Upon completion of the Grand Canyon University's University Foundation experience, students will be able to demonstrate competency in the areas of academic skills and self-leadership. They will be able to articulate the range of resources available to assist them, explore career options related to their area of study, and have knowledge of Grand Canyon's community. Students will be able to demonstrate foundational academic success skills, explore GCU resources (CLA, Library, Career Center, ADA office, etc), articulate strategies of self-leadership and management and recognize opportunities to engage in the GCU community.
- UNV-112, Success in Science, Engineering and Technology & Lab: 4
- UNV-103, University Success: 4
- UNV-303, University Success: 4
- UNV-108, University Success in the College of Education: 4
Graduates of Grand Canyon University will be able to construct rhetorically effective communications appropriate to diverse audiences, purposes, and occasions (English composition, communication, critical reading, foreign language, sign language, etc.). Students are required to take 3 credits of English grammar or composition.
- UNV-104, 21st Century Skills: Communication and Information Literacy: 4
- ENG-105, English Composition I: 4
- ENG-106, English Composition II: 4
Graduates of Grand Canyon University will be able to express aspects of Christian heritage and worldview. Students are required to take CWV-101/CWV-301.
- CWV-101, Christian Worldview: 4
- CWV-301, Christian Worldview: 4
Graduates of Grand Canyon University will be able to use various analytic and problem-solving skills to examine, evaluate, and/or challenge ideas and arguments (mathematics, biology, chemistry, physics, geology, astronomy, physical geography, ecology, economics, theology, logic, philosophy, technology, statistics, accounting, etc.). Students are required to take 3 credits of intermediate algebra or higher.
- MAT-154, Applications of College Algebra: 4
- MAT-144, College Mathematics: 4
- PHI-105, 21st Century Skills: Critical Thinking and Problem Solving: 4
- BIO-220, Environmental Science: 4
Graduates of Grand Canyon University will be able to demonstrate awareness and appreciation of and empathy for differences in arts and culture, values, experiences, historical perspectives, and other aspects of life (psychology, sociology, government, Christian studies, Bible, geography, anthropology, economics, political science, child and family studies, law, ethics, crosscultural studies, history, art, music, dance, theater, applied arts, literature, health, etc.). If the predefined course is a part of the major, students need to take an additional course.
- HIS-144, U.S. History Themes: 4
- PSY-102, General Psychology: 4
- SOC-100, Everyday Sociology: 4
Required General Education Courses
This course provides an overview of the principal political, economic, and cultural themes and constitutional developments that shaped the United States from the Colonial period into the 20th Century.
This is the first in a two-course sequence designed for prospective elementary school teachers. Concepts include set theory, functions, numeration systems, number theory and properties of the natural numbers, integers, rational numbers, ratios, proportions, decimals, and percents, with an emphasis on problem solving and critical thinking.
Program Core Courses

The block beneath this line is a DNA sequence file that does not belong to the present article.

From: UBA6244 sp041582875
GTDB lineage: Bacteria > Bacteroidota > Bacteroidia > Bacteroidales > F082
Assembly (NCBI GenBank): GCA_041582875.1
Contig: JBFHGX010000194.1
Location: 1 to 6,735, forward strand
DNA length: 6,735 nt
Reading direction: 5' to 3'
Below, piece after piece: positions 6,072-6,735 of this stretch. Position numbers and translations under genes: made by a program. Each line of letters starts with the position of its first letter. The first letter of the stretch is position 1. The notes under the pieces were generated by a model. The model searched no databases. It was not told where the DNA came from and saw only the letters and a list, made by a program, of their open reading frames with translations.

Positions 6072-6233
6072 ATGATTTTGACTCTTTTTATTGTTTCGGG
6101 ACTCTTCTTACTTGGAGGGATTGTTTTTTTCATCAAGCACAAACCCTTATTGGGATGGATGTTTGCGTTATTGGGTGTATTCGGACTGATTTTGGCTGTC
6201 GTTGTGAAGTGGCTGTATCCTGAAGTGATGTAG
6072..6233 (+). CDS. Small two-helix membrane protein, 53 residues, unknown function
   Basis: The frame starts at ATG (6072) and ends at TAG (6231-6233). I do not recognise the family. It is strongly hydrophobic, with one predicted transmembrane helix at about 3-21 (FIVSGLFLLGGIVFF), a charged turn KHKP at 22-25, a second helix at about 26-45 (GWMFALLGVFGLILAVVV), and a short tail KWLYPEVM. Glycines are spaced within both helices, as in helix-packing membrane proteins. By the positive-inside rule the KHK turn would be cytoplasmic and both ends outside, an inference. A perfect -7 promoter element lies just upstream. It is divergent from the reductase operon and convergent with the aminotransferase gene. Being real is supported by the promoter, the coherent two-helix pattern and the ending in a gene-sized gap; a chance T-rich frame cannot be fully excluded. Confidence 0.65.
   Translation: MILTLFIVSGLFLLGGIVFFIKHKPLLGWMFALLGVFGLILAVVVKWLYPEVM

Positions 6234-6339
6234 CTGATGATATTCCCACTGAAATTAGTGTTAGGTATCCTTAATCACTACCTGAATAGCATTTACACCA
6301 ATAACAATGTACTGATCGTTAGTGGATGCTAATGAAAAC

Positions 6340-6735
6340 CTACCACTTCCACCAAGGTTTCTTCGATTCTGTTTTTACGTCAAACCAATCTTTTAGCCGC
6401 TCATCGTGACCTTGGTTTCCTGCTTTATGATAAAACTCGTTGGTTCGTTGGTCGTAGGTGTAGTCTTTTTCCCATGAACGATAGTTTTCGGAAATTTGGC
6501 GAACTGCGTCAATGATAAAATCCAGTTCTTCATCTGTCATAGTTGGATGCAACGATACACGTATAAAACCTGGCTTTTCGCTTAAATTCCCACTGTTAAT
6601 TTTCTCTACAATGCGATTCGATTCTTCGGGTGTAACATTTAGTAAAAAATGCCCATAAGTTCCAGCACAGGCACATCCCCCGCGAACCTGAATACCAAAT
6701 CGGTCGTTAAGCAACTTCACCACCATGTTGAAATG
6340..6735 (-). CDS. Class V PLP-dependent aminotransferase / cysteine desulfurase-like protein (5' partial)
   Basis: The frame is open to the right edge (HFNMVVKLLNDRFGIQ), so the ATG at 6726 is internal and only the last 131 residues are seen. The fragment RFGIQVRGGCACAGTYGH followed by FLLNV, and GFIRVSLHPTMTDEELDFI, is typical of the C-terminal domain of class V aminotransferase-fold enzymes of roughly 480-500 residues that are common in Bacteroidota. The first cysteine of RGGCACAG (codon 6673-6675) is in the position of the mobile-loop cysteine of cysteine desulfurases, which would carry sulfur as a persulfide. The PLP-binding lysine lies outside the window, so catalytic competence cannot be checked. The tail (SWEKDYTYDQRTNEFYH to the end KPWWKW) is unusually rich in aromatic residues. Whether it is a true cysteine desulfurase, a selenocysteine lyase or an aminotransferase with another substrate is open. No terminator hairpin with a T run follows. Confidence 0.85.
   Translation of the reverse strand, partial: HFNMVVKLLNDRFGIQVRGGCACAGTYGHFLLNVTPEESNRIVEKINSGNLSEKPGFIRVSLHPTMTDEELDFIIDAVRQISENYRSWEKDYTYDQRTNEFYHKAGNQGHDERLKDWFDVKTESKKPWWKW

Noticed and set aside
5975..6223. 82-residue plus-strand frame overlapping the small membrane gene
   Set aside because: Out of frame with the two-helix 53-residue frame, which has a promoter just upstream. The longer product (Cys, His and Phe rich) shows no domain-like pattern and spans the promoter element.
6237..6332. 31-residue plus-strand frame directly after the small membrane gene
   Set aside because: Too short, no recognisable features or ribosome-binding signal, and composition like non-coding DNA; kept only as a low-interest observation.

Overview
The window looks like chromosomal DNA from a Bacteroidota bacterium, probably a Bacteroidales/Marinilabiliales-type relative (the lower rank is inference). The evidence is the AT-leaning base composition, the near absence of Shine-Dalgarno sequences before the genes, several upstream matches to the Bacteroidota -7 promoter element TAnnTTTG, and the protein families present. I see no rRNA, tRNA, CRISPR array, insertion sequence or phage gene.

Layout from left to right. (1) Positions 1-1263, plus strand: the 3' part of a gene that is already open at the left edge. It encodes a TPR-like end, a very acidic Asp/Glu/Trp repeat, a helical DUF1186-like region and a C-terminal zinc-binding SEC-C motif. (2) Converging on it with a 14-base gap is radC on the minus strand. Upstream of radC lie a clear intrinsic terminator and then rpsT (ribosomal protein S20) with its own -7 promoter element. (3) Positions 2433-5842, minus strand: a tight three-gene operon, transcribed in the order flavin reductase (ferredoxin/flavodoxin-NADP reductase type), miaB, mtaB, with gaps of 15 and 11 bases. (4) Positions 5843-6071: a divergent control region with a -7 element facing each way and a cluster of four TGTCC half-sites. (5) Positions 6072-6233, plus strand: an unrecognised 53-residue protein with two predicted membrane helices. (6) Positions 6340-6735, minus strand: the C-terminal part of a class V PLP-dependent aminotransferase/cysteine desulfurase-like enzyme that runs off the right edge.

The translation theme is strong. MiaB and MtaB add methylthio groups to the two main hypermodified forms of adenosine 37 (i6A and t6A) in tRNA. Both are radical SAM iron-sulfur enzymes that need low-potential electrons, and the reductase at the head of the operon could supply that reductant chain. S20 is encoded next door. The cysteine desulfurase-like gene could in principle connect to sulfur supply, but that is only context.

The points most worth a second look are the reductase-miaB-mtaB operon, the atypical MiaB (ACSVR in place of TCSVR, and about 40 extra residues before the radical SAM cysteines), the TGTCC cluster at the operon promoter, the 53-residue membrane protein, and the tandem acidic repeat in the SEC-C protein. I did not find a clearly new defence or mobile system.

Teacher candidates survey how children and early adolescents grow and develop, recognizing that patterns of learning and development vary individually within and across the cognitive, linguistic, social, emotional, and physical areas while understanding the implications for designing and implementing developmentally appropriate and challenging learning experiences. This survey of the seminal concepts, principles, theories, and research related to development of children and young adolescents allows teacher candidates to build foundational knowledge for constructing learning opportunities that support individual student's development, acquisition of knowledge, and motivation. Practicum/field experience hours: None. Fingerprint clearance not required.
Teacher candidates build foundational knowledge on planning instruction and formal and informal assessment strategies. Teacher candidates will examine instructional planning based on knowledge of students, learning theory, connection across the curriculum, curricular goals, and community. Formal and informal assessment strategies for planning, evaluating, and strengthening instruction for elementary students are also examined. Practicum/field experience hours: 5. Fingerprint clearance required.
This is the second in a two-course sequence designed for prospective elementary school teachers. Concepts include elementary probability, data analysis, descriptive statistics, geometry of shapes in two and three dimensions, congruence and similarity, measurement, and geometric transformations, with an emphasis on problem solving and critical thinking. Prerequisite: MAT-150.
Teacher candidates are introduced to the educational needs of students with mild to moderate disabilities and their families, including the definitions, characteristics, prevalence, causes and educational approaches to these disabilities and disorders. Teacher candidates will identify cognitive, linguistic, social and emotional patterns of learning and development for students with mild to moderate disabilities. Teacher candidates also survey the special education process involving the application of various laws and regulations. Practicum/field experience hours: 5. Fingerprint clearance not required.